On their latest album, Juxtaposition (Thrill Jockey), the Viennese trio Radian continue to transform raw static, hums, and hisses into clinical funk that’s strikingly dynamic and accessible. Before recording in Chicago with John McEntire, the group laid down bits of guitar, vibes, bass, and drums, then fed the sounds through various computer patches to render […]
Chicago loves a team with the potential to self-destruct. Like–god forbid–the Illini.
How a Chinese guy came to be Chicago’s Balkan folklore maven.
A photo exhibit in her childhood home gives a glimpse of Frances Glessner Lee’s remarkably precise models of crime scenes.
Part of a lineage that goes back to Don Pullen and McCoy Tyner, Jason Moran plays the piano with a heavy touch, especially in the lower registers, pounding out fulminant bass lines and dense, clustered chords. It can sound as if a ton of bricks had fallen on the keyboard–but one at a time, in […]
Denise Wright and Dave Hudson’s musical fable has three toe tappers (the title song, “No Dancing,” and “I Do, Do I?”), one tug-at-the-heartstrings duet (“I Believe in You”), lots of good Latin-rhythm dances choreographed by Brenda Didier, and irresistible performances by Karl Sean Hamilton and Jim Sherman. It also has a plot cluttered with prophecies, […]
Grief twists through this new dark, sparkling gem of a play written and directed by Ronan Marra for Signal Ensemble Theatre. Twentysomething Diane has fractured a hand and a foot in a motorcycle accident, so her alcoholic brother comes to stay with her, partly to escape his crumbling marriage to the competent Sarah. Playing Diane, […]
Halfway through the journey of getting his father’s cremains buried at a designated spot in Iowa, the journalist protagonist of Tim Clue and Spike Manton’s comedy says, “I’m not sure how, and I’m not sure when, but we’re going to see this done.” An hour and four or five endings later, in the middle of […]
Why did Dan Bakkedahl throw away what every improviser in Chicago would kill for?
The inaugural voyage of Illinois’ first registered Twike.
To the editor: [Re: Ben Joravsky’s “Arrogance on Wheels,” March 11] The ways in which the city goes about implementing these projects are certainly not always scrupulous or fair (witness Mayor Daley’s midnight assault on Meigs Field). Citizens should, and must, challenge any project that impacts on their lives. However, many of the same residents […]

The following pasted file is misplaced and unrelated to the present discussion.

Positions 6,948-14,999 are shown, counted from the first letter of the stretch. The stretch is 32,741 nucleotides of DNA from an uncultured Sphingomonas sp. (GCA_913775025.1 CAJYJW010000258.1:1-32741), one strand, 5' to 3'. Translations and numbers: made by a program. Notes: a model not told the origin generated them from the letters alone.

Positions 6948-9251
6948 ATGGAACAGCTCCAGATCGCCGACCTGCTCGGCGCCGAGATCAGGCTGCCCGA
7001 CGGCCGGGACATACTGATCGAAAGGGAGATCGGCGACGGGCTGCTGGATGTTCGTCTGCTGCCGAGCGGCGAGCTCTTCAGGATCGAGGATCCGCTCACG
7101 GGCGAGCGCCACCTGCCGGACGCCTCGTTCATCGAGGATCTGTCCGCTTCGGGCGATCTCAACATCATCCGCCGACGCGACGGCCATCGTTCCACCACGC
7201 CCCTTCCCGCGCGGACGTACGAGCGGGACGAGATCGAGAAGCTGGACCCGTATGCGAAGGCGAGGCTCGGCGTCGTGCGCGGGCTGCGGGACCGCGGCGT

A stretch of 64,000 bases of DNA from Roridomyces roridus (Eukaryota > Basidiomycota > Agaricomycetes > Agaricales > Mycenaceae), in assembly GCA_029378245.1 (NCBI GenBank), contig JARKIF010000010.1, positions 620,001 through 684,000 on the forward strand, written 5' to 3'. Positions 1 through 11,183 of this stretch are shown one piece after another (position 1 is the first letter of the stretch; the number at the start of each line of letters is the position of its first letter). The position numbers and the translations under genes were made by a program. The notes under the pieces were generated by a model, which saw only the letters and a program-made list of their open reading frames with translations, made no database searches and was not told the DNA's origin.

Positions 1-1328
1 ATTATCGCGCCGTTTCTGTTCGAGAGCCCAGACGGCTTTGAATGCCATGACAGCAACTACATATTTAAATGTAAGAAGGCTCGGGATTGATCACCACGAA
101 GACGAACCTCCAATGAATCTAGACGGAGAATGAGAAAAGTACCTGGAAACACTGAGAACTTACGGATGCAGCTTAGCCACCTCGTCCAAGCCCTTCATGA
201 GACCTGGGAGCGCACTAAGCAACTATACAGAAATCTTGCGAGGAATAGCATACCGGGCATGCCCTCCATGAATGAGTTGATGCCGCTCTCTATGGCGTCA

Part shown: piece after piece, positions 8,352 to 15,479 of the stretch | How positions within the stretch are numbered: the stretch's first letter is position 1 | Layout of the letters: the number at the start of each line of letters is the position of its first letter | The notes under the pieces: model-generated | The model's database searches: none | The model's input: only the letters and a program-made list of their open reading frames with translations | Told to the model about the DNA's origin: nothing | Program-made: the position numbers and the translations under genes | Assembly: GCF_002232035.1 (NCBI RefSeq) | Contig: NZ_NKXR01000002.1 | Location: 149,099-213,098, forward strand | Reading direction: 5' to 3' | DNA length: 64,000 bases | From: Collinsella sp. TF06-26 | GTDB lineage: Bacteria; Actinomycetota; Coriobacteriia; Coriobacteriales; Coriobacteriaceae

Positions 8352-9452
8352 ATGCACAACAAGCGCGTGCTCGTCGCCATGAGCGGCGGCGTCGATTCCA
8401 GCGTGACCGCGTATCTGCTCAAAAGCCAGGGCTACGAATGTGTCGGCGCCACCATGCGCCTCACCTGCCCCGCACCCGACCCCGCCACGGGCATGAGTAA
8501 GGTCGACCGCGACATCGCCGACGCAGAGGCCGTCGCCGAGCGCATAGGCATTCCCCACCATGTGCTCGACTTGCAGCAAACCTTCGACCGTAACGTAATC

The works on this program are “American” in the sense that they’re based on American folk dances. George Balanchine’s Square Dance is annoyingly faux-naif–a caller exhorts ballerinas to “Promenade, pretty girl!”–but intriguingly adds ballet moves and chamber music to a square-dance template. The corps was sharp, though the lead couple made every maneuver look effortful. […]
Christopher Hayes’s cover piece on conservative pundit-in-training Guy Benson [“Birth of a Pundit,” March 4] unwittingly contributes to the very problem it seeks to diagnose: namely the rise of a self-assured cabal of young journalists, primed and poised to make the world safe for today’s particular brand of deceptive right-wing-speak. We mustn’t delude ourselves any […]
Israeli director Eytan Fox follows up his art-house hit Yossi & Jagger (2002) with this nervy generational drama that urges Jews to let go of the Holocaust. A young Mossad agent (Lior Ashkenazi) assassinates a Hamas leader in Istanbul, then returns to Tel Aviv to find his wife has committed suicide. Swallowing his grief, he […]
In the March 11 Restaurants story we implied that Charlie McKenna was in charge of the menu at Avenues before Graham Elliot Bowles’s tenure. McKenna actually worked under David Hayden, who planned the menu at Avenues. We apologize for the error.